Scotland’s annual technology festival, CivTech, took place virtually last week with three days of presentations, interviews and exhibitions bringing together the Scottish public and private sectors.
Part of the Scottish Government’s Digital Directorate, CivTech is tasked with solving challenges facing Scotland’s public services using private sector tactics, such as idea hackathons and start-up accelerators.
Could the Internet of Things create safer social housing or help manage deer populations in the wild?
Vodafone Business sponsored the event and Head of Scotland and Northern Ireland, Kim Moran-Hogg and team spoke alongside technology partners, Cisco, on the third day.
Vodafone’s Unified Communications expert, Roddy Alexander, began by explaining how video conferencing tools can help to fight isolation and loneliness during lockdown. Using interactive apps like Sli.Do could make calls more engaging, he argued, and he gave advice on how to balance virtual and physical working to reduce long-distance commutes.
Cisco’s Gary Daley then impressed the audience with Cisco Meraki, a cloud-based network management platform, centrally controlled via a simple dashboard and available through Vodafone Business. Gary explained that Cisco Meraki is popular with national services across the world, offering everything from on-site Wi-Fi to video-calling, security to body-language recognition.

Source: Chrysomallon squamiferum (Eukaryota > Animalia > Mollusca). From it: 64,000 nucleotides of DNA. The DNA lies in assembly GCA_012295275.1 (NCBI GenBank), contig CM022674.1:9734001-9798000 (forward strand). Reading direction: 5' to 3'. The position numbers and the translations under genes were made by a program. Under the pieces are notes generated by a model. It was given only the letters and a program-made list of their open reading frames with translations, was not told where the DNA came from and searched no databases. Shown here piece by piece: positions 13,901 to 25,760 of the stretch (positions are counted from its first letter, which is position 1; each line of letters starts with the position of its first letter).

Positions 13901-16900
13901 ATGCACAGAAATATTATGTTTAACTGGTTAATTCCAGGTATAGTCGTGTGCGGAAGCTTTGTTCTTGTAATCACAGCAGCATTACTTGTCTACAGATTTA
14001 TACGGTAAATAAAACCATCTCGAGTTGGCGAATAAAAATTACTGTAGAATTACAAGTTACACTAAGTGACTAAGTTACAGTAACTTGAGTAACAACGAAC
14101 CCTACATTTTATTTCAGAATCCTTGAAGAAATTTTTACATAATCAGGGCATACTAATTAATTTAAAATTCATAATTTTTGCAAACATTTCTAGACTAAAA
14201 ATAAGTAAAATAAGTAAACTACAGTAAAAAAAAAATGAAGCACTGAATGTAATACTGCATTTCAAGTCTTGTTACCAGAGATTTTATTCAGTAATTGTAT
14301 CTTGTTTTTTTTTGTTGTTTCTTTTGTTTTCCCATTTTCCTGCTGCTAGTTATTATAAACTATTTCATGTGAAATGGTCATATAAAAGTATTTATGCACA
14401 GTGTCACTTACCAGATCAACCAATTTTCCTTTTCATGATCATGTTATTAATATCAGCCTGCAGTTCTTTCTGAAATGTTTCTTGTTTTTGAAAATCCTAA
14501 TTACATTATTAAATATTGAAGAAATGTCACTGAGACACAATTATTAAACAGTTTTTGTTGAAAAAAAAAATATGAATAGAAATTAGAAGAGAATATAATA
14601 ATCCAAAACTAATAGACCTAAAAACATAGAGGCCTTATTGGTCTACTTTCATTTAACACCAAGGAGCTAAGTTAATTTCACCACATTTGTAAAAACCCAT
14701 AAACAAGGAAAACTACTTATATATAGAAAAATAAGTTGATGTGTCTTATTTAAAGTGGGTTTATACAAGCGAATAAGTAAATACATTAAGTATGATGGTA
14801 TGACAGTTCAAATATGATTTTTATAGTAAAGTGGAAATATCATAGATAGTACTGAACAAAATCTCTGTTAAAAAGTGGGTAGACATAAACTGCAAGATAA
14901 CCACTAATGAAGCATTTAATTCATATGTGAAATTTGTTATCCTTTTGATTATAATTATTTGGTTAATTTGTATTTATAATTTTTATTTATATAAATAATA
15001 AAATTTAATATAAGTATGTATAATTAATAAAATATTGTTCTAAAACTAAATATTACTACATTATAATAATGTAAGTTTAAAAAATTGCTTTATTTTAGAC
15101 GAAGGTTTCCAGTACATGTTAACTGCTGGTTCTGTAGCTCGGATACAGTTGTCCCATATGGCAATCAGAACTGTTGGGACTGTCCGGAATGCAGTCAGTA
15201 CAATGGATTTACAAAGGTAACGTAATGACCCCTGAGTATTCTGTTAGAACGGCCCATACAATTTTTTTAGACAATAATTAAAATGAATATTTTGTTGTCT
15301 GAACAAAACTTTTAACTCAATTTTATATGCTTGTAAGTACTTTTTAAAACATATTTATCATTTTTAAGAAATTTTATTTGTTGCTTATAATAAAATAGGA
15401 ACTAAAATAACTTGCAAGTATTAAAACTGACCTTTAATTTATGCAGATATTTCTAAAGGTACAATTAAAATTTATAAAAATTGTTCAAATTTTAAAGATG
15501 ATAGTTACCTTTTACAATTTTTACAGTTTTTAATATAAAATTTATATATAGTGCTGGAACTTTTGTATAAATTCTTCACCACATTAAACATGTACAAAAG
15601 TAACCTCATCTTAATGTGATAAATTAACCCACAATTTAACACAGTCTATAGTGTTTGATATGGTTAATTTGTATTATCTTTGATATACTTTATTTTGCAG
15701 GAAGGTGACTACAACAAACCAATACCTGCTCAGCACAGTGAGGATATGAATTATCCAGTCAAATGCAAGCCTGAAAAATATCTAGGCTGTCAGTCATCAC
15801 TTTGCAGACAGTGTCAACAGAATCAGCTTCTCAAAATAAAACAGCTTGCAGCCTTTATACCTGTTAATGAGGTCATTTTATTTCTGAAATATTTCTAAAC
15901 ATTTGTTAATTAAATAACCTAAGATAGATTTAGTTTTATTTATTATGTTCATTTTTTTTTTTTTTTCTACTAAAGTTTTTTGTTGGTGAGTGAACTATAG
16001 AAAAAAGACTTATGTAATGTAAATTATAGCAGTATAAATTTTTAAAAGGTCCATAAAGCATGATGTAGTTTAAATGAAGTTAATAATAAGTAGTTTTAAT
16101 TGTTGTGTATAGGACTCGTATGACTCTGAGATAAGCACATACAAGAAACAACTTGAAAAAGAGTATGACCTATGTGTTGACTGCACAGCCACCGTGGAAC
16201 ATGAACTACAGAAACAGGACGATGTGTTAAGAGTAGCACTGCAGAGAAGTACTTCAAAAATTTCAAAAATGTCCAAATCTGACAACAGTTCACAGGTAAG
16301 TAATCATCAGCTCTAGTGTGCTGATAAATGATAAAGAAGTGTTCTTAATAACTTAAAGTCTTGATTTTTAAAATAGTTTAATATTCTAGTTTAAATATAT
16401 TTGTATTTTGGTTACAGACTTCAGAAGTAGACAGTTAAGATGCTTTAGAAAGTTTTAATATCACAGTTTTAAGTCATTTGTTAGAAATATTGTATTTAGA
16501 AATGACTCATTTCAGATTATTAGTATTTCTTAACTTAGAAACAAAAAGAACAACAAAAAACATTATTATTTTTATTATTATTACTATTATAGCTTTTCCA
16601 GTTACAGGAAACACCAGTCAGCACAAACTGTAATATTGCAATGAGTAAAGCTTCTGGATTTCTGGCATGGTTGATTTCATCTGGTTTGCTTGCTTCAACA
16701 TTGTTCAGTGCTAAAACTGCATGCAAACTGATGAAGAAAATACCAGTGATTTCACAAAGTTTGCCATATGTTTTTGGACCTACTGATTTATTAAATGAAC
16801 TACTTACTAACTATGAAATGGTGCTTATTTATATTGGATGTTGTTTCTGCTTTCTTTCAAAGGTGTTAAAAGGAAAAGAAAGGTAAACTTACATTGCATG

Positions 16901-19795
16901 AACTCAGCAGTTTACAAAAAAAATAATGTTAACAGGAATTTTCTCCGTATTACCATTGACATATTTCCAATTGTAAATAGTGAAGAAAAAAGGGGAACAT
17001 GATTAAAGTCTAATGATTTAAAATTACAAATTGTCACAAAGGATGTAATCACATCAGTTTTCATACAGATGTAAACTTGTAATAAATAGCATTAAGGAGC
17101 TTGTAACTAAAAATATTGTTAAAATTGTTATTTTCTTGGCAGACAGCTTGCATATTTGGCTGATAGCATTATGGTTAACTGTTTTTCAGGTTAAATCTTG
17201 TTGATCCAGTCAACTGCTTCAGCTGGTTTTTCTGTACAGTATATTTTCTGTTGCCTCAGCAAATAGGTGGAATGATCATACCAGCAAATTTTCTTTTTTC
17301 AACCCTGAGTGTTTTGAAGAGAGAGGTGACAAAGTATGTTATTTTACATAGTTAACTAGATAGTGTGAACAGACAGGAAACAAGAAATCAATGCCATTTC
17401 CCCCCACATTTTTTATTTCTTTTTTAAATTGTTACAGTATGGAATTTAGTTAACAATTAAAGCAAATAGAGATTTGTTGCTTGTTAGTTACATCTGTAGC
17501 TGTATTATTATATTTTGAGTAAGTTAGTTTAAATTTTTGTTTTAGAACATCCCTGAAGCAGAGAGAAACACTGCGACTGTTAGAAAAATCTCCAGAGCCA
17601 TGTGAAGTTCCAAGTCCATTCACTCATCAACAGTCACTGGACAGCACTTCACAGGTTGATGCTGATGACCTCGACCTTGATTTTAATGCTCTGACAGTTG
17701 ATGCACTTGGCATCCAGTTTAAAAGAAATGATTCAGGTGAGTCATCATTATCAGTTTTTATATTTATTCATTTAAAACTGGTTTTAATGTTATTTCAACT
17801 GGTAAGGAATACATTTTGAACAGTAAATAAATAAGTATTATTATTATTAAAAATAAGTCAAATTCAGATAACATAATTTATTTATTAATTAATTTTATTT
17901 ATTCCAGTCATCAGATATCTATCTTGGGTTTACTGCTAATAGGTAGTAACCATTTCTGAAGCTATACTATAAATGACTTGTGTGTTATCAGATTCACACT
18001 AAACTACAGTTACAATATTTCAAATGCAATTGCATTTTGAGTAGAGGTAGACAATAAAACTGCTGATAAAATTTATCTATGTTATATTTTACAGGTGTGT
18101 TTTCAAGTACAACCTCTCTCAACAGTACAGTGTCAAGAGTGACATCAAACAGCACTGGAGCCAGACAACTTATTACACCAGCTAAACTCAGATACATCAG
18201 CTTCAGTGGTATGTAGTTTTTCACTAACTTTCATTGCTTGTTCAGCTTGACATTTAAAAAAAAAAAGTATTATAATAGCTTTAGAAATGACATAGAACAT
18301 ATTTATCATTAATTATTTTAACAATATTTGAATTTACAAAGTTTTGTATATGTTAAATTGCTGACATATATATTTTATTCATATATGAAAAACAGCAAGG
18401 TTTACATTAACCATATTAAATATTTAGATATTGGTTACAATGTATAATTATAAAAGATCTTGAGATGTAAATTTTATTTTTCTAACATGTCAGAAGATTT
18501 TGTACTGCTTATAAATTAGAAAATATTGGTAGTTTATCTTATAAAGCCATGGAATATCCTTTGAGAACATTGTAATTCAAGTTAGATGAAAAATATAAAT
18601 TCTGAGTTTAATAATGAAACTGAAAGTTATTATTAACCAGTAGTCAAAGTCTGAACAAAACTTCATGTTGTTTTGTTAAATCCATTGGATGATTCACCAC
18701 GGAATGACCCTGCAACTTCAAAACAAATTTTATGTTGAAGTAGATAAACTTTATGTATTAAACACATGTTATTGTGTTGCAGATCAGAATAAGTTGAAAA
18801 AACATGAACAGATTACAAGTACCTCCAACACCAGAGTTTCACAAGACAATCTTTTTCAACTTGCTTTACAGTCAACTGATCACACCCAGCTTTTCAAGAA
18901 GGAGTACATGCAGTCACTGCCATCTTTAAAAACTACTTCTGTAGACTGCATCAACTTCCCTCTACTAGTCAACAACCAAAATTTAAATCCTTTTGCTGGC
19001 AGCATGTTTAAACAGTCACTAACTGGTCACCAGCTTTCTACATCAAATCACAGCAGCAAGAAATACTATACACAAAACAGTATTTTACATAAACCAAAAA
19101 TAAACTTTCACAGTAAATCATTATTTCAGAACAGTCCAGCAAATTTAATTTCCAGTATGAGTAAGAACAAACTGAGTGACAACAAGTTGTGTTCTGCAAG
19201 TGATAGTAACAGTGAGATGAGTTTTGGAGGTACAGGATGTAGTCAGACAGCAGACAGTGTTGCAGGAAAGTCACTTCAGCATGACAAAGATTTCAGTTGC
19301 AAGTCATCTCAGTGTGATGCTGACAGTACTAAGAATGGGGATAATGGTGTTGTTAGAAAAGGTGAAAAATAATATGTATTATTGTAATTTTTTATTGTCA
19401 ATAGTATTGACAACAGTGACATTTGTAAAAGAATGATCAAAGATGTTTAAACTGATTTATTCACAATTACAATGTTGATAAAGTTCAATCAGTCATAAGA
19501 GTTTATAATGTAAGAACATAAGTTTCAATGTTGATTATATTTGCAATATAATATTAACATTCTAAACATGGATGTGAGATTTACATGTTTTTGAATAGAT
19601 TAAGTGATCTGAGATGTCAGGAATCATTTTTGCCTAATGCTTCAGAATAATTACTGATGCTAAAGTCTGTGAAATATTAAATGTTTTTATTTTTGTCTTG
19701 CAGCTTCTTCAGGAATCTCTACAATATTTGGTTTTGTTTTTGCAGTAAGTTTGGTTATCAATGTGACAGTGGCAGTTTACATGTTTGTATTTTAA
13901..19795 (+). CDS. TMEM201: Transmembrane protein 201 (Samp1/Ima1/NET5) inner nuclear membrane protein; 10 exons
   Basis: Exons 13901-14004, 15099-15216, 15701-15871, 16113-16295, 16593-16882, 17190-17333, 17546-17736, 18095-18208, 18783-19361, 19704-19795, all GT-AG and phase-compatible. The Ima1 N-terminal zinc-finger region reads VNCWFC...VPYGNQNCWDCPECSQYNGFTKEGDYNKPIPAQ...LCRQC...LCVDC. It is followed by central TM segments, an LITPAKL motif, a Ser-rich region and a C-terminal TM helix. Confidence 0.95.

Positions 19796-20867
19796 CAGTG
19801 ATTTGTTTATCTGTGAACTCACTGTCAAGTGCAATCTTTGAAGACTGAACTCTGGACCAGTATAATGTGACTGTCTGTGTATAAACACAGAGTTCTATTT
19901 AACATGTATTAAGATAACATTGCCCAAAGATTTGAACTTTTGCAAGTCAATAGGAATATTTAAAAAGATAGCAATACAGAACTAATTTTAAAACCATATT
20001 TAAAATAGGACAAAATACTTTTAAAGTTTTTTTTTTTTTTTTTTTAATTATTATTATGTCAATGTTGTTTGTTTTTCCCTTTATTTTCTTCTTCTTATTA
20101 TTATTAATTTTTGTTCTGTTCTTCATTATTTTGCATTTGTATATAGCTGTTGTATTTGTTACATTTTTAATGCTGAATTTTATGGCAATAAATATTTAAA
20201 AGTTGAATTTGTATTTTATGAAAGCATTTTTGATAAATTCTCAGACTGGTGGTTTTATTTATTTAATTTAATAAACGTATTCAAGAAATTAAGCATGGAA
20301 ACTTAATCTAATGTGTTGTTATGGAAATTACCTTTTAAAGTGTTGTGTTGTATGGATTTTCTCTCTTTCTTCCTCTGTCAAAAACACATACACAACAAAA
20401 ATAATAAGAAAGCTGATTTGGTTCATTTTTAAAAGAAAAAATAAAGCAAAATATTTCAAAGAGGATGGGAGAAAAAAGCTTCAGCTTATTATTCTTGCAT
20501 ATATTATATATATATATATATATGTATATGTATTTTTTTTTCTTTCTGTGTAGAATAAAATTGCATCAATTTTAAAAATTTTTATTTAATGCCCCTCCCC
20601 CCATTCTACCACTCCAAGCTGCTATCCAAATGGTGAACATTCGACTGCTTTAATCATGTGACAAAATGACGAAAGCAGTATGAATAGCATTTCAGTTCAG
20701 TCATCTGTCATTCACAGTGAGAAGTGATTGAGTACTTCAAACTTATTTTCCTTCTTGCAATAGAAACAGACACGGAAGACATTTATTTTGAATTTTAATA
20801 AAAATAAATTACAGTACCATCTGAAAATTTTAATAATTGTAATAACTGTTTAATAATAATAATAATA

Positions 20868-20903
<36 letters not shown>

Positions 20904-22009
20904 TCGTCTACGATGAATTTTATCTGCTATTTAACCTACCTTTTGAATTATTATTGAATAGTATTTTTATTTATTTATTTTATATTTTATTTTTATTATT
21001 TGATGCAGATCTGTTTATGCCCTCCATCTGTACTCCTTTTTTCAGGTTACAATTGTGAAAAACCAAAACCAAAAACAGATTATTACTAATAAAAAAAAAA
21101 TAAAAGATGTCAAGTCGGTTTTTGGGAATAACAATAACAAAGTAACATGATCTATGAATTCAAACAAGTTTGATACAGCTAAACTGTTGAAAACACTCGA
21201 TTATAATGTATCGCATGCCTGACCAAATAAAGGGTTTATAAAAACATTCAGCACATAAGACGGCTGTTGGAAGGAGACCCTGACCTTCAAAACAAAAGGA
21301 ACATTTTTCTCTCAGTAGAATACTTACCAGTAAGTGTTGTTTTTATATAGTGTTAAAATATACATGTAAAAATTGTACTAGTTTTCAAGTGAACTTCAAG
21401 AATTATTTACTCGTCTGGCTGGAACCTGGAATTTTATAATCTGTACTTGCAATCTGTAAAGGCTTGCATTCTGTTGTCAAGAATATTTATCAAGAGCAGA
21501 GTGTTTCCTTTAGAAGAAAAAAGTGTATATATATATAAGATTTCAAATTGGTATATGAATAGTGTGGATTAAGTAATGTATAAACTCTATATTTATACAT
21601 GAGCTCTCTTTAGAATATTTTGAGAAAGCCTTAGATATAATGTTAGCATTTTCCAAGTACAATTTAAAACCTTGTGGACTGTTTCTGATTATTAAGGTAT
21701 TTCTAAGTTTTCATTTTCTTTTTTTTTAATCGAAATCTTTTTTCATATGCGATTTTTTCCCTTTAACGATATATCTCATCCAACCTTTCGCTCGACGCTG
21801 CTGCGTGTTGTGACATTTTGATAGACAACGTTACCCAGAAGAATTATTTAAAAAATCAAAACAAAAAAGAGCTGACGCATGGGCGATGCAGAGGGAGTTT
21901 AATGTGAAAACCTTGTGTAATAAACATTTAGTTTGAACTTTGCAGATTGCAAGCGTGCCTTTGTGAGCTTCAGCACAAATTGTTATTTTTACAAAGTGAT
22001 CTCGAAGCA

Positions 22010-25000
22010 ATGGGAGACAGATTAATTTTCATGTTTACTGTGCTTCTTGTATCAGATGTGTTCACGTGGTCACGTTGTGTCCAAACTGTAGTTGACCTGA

Throughout the event, which also included an opening keynote speech from Kate Forbes, Scotland’s Cabinet Secretary for Finance, The United Nations Sustainable Development Goals were high on the agenda.
And in a crowd-sourcing idea session like no other, CivTech mapped their public sector challenges to everyday school subjects and extended them to pupils across the country.
Geography classes explored the carbon savings that connected farming could achieve and maths classes looked at how rural bus journeys might adapt if the driver knew when a stop had passengers waiting.
Vodafone’s Lead for the Scottish Government, Kirste Johnston, joined the Lockdown Live home learning stream alongside CivTech’s Barbara Mills, to show how Vodafone technology could help to tackle societal problems outlined by Transport Scotland and the Forestry Commission.
Kirste spoke about Vodafone UK’s Connected Living trial with UK Charity, Mencap, and its work with the Scottish Council for Voluntary Services to support digital inclusion. She also shared her own career journey and the wide variety of jobs available for young people in STEM (Science, Technology, Engineering and Mathematics) subjects.
Despite the grave challenges of the pandemic, speakers and attendees alike shared an optimism that the right technology can help to rebuild a better Scotland for all.
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